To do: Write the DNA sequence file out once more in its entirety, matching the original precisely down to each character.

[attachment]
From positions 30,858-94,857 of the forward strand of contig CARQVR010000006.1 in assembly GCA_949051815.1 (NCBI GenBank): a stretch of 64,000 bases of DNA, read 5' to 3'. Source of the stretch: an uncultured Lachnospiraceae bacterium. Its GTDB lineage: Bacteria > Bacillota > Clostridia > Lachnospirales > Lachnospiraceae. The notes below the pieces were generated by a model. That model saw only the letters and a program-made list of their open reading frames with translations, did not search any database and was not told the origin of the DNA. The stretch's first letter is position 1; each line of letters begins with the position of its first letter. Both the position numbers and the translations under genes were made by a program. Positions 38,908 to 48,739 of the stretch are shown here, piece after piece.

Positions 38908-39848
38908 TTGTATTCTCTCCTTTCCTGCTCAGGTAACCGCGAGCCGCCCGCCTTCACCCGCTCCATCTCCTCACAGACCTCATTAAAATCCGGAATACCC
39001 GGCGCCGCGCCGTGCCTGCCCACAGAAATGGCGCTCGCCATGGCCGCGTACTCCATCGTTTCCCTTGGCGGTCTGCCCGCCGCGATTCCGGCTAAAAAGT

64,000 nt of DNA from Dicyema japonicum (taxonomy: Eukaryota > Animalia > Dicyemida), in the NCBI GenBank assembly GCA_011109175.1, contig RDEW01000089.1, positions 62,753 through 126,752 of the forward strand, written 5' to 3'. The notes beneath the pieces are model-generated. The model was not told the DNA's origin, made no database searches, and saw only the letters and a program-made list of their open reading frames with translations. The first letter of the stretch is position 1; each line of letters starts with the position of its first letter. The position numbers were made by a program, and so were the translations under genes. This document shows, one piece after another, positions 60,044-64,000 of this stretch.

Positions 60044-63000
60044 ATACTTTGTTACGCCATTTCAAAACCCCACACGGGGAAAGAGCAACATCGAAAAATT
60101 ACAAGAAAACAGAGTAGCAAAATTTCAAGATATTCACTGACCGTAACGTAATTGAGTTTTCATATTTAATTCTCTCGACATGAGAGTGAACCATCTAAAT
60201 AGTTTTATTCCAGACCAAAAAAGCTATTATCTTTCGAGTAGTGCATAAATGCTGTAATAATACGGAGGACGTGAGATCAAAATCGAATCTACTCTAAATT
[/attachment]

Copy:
From positions 30,858-94,857 of the forward strand of contig CARQVR010000006.1 in assembly GCA_949051815.1 (NCBI GenBank): a stretch of 64,000 bases of DNA, read 5' to 3'. Source of the stretch: an uncultured Lachnospiraceae bacterium. Its GTDB lineage: Bacteria > Bacillota > Clostridia > Lachnospirales > Lachnospiraceae. The notes below the pieces were generated by a model. That model saw only the letters and a program-made list of their open reading frames with translations, did not search any database and was not told the origin of the DNA. The stretch's first letter is position 1; each line of letters begins with the position of its first letter. Both the position numbers and the translations under genes were made by a program. Positions 38,908 to 48,739 of the stretch are shown here, piece after piece.

Positions 38908-39848
38908 TTGTATTCTCTCCTTTCCTGCTCAGGTAACCGCGAGCCGCCCGCCTTCACCCGCTCCATCTCCTCACAGACCTCATTAAAATCCGGAATACCC
39001 GGCGCCGCGCCGTGCCTGCCCACAGAAATGGCGCTCGCCATGGCCGCGTACTCCATCGTTTCCCTTGGCGGTCTGCCCGCCGCGATTCCGGCTAAAAAGT

64,000 nt of DNA from Dicyema japonicum (taxonomy: Eukaryota > Animalia > Dicyemida), in the NCBI GenBank assembly GCA_011109175.1, contig RDEW01000089.1, positions 62,753 through 126,752 of the forward strand, written 5' to 3'. The notes beneath the pieces are model-generated. The model was not told the DNA's origin, made no database searches, and saw only the letters and a program-made list of their open reading frames with translations. The first letter of the stretch is position 1; each line of letters starts with the position of its first letter. The position numbers were made by a program, and so were the translations under genes. This document shows, one piece after another, positions 60,044-64,000 of this stretch.

Positions 60044-63000
60044 ATACTTTGTTACGCCATTTCAAAACCCCACACGGGGAAAGAGCAACATCGAAAAATT
60101 ACAAGAAAACAGAGTAGCAAAATTTCAAGATATTCACTGACCGTAACGTAATTGAGTTTTCATATTTAATTCTCTCGACATGAGAGTGAACCATCTAAAT
60201 AGTTTTATTCCAGACCAAAAAAGCTATTATCTTTCGAGTAGTGCATAAATGCTGTAATAATACGGAGGACGTGAGATCAAAATCGAATCTACTCTAAATT